Many agriculture farms use a tractor daily because tractors serve multiple purposes on a farm. Tractor tires, like car tires, need to be replaced every few years for the best overall performance. Determining when it’s time to replace the tires depends on a few different factors. Identifying when tires need replacing can maximize your tractor’s functionality and efficiency.

Wheel Slippage

One of the signs you need new tires is wheel slippage. Someone that operates a tractor frequently can tell when it’s operating differently than usual. Checking the wheel slip rate is an accurate way to determine if your tractor is experiencing wheel slippage. Many new model tractors have wheel slip indicators that make it easy to determine the rate of tire-to-surface contact. If your tractor doesn’t feature a wheel slip indicator, you can still determine whether there is wheel slippage by simply observing your tractor’s performance. If the lugs are pushing a significant amount of dirt back, that indicates it’s time for new tractor tires. Wheel slippage can lead to higher fuel consumption, so replacing tires when this occurs is important for your tractor’s efficiency.

Farmer in the Pacific Northwest battling with wheel slippage

Air Pressure Problems

Another one of the signs you need new tractor tires is if you’re experiencing consistent air pressure problems. Tractor tires are exposed to crops and other items that could puncture tires, so a slow leak might mean a puncture in the tractor tire. Tractors tires should be checked daily, either with a tool that can measure the pressure or by simply observing the tire for cracks or visible wear. The best time to check a tractor’s tire pressure is in the morning before the tires warm up. If you cannot check your tractor’s tire pressure daily, try to check it a couple of times a month.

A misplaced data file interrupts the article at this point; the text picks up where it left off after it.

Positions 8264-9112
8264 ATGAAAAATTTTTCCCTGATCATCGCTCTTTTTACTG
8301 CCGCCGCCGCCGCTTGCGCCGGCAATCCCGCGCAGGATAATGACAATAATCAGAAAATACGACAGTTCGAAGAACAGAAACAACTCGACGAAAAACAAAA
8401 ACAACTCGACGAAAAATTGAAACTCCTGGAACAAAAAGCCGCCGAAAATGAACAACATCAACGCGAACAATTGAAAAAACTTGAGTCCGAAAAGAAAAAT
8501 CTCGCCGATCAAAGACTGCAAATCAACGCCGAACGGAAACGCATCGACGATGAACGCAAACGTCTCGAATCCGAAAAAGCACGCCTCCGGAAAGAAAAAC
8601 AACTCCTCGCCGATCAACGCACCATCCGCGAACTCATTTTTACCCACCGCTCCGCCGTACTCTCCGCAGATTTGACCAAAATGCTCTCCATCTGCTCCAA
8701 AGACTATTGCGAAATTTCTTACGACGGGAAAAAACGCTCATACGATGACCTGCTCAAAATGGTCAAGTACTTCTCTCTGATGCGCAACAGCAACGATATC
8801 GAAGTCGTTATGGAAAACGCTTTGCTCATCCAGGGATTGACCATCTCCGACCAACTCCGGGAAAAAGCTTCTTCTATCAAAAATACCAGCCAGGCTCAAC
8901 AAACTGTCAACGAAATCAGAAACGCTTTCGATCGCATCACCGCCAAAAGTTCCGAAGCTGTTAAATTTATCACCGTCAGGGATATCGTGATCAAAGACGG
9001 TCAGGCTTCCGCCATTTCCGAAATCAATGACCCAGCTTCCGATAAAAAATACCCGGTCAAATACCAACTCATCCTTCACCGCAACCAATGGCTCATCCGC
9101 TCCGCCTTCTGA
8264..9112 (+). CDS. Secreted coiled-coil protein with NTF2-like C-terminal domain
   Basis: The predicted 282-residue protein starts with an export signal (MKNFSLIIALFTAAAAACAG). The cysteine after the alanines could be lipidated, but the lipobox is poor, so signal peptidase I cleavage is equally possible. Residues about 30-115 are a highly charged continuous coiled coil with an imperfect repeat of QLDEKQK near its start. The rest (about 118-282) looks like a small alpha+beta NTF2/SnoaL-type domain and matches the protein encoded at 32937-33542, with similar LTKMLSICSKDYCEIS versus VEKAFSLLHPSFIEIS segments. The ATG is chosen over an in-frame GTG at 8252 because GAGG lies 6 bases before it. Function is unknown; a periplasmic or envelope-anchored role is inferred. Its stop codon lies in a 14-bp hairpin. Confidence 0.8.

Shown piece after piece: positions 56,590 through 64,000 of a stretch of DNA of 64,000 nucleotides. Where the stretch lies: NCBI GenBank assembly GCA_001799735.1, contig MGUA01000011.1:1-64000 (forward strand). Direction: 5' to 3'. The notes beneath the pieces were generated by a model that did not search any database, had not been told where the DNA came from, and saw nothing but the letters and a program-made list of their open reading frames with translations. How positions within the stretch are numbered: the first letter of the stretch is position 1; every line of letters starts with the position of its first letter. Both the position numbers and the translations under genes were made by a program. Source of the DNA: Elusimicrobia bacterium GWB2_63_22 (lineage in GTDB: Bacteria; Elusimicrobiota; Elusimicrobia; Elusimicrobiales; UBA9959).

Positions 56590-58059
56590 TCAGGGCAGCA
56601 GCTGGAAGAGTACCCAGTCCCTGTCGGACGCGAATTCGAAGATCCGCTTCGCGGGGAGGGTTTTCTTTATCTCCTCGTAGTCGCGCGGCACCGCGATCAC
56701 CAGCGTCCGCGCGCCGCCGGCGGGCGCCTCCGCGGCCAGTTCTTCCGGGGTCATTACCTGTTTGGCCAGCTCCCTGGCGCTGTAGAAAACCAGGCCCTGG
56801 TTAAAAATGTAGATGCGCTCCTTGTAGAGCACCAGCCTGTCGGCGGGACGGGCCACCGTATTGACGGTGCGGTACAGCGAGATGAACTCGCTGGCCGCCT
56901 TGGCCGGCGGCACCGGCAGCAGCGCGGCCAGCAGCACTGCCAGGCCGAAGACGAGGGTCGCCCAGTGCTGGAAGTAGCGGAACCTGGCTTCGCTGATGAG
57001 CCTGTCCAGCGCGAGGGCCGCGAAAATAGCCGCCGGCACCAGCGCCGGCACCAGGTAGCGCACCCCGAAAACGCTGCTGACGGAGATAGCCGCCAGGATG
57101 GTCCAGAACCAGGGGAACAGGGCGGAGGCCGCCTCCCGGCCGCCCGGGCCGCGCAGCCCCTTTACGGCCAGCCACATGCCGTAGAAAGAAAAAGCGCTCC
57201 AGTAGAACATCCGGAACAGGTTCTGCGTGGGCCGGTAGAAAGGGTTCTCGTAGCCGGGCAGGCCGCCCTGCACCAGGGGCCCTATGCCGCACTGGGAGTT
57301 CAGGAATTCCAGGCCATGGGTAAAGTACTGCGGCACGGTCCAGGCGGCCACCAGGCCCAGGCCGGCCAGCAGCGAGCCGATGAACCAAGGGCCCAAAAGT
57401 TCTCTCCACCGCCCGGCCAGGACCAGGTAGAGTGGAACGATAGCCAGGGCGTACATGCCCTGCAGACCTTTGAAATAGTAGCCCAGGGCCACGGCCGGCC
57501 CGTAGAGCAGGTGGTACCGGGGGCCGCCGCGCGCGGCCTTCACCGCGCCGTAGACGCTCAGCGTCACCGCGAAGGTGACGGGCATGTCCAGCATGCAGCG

Dry Rot

Dry rot is another indicator it’s time for new tires. Dry rot is common in old or underused tires but can occur in other scenarios as well. Dry rot occurs when moisture inside of the tire starts to evaporate, resulting in weak tires. You shouldn’t drive on tires with dry rot because they can break apart while driving. Anything older than six years is at risk for dry rot, but it could happen sooner. Cracks in the sidewall or lower section of the tread are indications it’s time for new tractor tires.

Dawson Tire & Wheel was established in 1998. Today, they’re North America’s leading supplier of agriculture tires and wheels. They’re here to make your life easier by offering tires to maximize the performance of your tractor. Dawson Tire & Wheel provides industry expertise and unmatched customer service, so you can rest assured knowing they can help you with all your agricultural tire and wheel needs.